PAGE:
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Article RSE 16082920

Flood damage assessment and uncertainty analysis: the case study of 2006 flood in ilisua basin in Romania


Carpathian Journal of Earth and Environmental Sciences, vol. 12, N. 2, pp. 335 - 346, Luglio-2017.

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R. Albano (Università della Basilicata), I. Craciun (University BABES-BOLYAI), A. Ozunu (University BABES-BOLYAI), L. Mancusi (RSE SpA), A. Sole (Università della Basilicata)

GRID RESILIENCE 2016 - Security and vulnerabilities of the electrical system

A quantitative approach for flood damage assessment in Romania, including the uncertainty, is presented.

Flood damage assessments supply crucial information to support authorities, local entities, and the stakeholders involved in decision-making regarding flood risk management in their compliance with the Floods Directive (2007/60/EC). Specifically, the estimation of economic flood damage provides objective results and rational procedure in so that relate legislative planning instruments in flood risk management can be understood, accepted and shared among stakeholders. However, flood damages assessment is specifically tailored to characteristics of the flooding and objects in the considered country.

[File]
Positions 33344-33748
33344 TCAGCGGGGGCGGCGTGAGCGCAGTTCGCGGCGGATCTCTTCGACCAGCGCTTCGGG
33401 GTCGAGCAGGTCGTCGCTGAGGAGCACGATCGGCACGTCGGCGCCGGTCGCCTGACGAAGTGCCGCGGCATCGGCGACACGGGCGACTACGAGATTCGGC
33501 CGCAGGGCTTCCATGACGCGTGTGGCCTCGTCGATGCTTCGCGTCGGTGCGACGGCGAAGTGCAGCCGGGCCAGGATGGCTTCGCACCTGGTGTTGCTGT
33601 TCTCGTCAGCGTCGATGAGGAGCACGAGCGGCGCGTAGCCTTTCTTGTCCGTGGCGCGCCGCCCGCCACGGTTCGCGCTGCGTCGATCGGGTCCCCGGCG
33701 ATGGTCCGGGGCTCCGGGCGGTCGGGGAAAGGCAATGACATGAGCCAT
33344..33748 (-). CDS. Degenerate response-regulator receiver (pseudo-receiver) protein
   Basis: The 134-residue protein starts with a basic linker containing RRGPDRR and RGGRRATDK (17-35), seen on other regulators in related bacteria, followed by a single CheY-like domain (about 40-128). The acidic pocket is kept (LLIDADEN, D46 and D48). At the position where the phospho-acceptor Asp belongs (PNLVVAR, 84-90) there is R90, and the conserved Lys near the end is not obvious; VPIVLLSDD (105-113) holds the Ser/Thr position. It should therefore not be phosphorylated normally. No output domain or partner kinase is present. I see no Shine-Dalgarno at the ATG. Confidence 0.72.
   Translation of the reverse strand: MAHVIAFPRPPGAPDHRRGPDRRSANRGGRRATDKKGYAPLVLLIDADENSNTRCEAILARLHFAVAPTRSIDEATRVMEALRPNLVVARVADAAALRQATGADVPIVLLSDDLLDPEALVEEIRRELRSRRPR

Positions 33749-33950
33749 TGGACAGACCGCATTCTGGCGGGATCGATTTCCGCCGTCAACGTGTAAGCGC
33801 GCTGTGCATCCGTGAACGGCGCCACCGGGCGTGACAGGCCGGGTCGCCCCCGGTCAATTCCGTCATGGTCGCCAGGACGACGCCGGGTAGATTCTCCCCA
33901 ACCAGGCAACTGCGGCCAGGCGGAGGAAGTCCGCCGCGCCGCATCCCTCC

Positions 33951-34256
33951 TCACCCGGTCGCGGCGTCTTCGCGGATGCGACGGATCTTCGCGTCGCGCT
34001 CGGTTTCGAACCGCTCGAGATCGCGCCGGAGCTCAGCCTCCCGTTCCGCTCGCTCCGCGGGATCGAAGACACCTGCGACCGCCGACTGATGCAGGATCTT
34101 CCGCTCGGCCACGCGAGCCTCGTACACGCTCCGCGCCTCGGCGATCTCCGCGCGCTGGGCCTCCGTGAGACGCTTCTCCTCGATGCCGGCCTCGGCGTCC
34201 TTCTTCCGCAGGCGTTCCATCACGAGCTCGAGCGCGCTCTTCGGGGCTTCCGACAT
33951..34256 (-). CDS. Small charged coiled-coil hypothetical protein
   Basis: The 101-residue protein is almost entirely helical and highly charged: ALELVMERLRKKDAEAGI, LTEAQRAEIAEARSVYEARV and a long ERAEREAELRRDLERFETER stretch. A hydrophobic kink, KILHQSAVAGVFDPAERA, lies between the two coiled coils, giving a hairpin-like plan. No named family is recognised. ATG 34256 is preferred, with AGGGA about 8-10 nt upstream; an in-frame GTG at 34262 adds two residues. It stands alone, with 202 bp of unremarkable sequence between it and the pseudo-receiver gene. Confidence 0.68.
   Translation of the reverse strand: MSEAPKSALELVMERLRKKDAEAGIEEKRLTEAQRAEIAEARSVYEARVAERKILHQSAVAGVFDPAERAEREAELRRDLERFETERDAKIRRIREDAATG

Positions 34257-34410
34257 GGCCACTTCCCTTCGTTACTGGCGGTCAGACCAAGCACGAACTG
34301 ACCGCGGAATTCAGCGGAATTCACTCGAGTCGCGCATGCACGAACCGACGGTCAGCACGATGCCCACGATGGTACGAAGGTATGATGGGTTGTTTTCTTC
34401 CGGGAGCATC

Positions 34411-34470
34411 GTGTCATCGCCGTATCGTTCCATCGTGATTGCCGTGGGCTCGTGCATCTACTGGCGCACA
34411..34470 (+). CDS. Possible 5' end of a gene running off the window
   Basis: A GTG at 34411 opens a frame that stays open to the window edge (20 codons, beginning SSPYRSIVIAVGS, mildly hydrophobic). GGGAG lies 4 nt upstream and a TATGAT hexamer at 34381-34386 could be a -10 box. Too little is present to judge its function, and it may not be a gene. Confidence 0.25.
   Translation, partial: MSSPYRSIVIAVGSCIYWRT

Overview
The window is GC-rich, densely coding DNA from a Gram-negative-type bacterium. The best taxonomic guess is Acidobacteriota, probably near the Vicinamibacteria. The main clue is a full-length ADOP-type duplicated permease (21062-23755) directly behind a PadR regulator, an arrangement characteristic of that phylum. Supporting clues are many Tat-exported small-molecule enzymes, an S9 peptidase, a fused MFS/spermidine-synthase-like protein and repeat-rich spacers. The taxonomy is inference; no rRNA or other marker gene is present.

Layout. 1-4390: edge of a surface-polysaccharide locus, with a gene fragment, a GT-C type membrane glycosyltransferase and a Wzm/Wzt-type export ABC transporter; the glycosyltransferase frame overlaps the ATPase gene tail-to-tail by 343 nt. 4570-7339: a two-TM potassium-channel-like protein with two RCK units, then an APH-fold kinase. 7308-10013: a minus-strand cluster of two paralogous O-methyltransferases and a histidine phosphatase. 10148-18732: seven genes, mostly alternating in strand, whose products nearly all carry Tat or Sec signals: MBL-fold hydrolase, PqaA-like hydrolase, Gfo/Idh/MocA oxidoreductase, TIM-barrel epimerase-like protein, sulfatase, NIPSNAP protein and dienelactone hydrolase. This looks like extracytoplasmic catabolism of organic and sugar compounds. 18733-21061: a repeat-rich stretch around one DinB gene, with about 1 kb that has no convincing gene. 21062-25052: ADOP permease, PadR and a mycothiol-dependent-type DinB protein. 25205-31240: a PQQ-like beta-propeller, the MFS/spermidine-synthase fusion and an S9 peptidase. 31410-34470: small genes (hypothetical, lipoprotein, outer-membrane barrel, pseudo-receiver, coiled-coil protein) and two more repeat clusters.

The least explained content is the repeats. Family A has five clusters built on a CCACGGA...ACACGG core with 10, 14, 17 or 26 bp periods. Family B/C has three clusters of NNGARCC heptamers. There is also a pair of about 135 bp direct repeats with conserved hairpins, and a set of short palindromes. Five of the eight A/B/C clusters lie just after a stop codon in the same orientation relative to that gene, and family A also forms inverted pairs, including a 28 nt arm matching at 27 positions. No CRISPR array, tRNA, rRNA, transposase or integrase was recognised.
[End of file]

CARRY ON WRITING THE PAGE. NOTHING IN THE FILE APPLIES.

Moreover, the necessary information for this analysis are not always available for all European Countries, in particular regarding the damage functions which assumptions have large effects on flood damages estimation; therefore, the existence of uncertainties that may affect the final choice needs to be considered as in any decision process. In this paper, we have made an attempt to use different damage functions, collected and harmonized by the European Joint Research Centre (JRC), for the flood losses assessment in Romania where these functions are not available. Moreover, we have compared the assessed damage obtained through the use of the JRC damages functions and real, surveyed damage in a case study in North-Western Romania, (i.e. Ili¿ua Basin), regarding the flood that occurred in June 2006, and analyze uncertainties. The performed analysis has demonstrated that the outcomes are influenced by the selection of vulnerability curves.

Our results show that overall applicability and transferability of depth-damage curves to other geographical regions is still a major gap in current flood damage modeling, but the quantification of the uncertainties and its communication to stakeholders are the first step for the maximization of effectiveness of quantitative approach, towards flood risk management objectives of the Flood Directive, ensuring that risk information is robust, credible and transparent.

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